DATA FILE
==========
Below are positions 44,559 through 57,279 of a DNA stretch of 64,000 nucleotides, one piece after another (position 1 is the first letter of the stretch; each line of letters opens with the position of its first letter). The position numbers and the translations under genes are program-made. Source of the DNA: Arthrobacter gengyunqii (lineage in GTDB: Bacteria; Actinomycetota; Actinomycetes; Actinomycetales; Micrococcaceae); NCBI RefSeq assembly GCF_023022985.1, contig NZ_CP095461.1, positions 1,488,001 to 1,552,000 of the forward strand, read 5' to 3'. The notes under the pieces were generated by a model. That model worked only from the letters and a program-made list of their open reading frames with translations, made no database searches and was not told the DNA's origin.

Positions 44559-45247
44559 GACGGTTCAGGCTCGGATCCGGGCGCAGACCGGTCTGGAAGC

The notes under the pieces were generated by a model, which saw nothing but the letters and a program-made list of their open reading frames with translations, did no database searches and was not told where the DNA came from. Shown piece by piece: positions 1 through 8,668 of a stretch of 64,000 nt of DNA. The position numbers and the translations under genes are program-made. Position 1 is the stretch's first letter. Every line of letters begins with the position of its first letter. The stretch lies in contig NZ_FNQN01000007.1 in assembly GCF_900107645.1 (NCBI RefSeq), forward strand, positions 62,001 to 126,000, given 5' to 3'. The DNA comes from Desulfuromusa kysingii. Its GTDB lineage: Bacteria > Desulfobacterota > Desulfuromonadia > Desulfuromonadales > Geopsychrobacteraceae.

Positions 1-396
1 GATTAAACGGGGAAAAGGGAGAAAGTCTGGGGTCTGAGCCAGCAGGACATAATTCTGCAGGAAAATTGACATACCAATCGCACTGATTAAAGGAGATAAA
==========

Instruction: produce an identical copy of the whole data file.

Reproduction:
Below are positions 44,559 through 57,279 of a DNA stretch of 64,000 nucleotides, one piece after another (position 1 is the first letter of the stretch; each line of letters opens with the position of its first letter). The position numbers and the translations under genes are program-made. Source of the DNA: Arthrobacter gengyunqii (lineage in GTDB: Bacteria; Actinomycetota; Actinomycetes; Actinomycetales; Micrococcaceae); NCBI RefSeq assembly GCF_023022985.1, contig NZ_CP095461.1, positions 1,488,001 to 1,552,000 of the forward strand, read 5' to 3'. The notes under the pieces were generated by a model. That model worked only from the letters and a program-made list of their open reading frames with translations, made no database searches and was not told the DNA's origin.

Positions 44559-45247
44559 GACGGTTCAGGCTCGGATCCGGGCGCAGACCGGTCTGGAAGC

The notes under the pieces were generated by a model, which saw nothing but the letters and a program-made list of their open reading frames with translations, did no database searches and was not told where the DNA came from. Shown piece by piece: positions 1 through 8,668 of a stretch of 64,000 nt of DNA. The position numbers and the translations under genes are program-made. Position 1 is the stretch's first letter. Every line of letters begins with the position of its first letter. The stretch lies in contig NZ_FNQN01000007.1 in assembly GCF_900107645.1 (NCBI RefSeq), forward strand, positions 62,001 to 126,000, given 5' to 3'. The DNA comes from Desulfuromusa kysingii. Its GTDB lineage: Bacteria > Desulfobacterota > Desulfuromonadia > Desulfuromonadales > Geopsychrobacteraceae.

Positions 1-396
1 GATTAAACGGGGAAAAGGGAGAAAGTCTGGGGTCTGAGCCAGCAGGACATAATTCTGCAGGAAAATTGACATACCAATCGCACTGATTAAAGGAGATAAA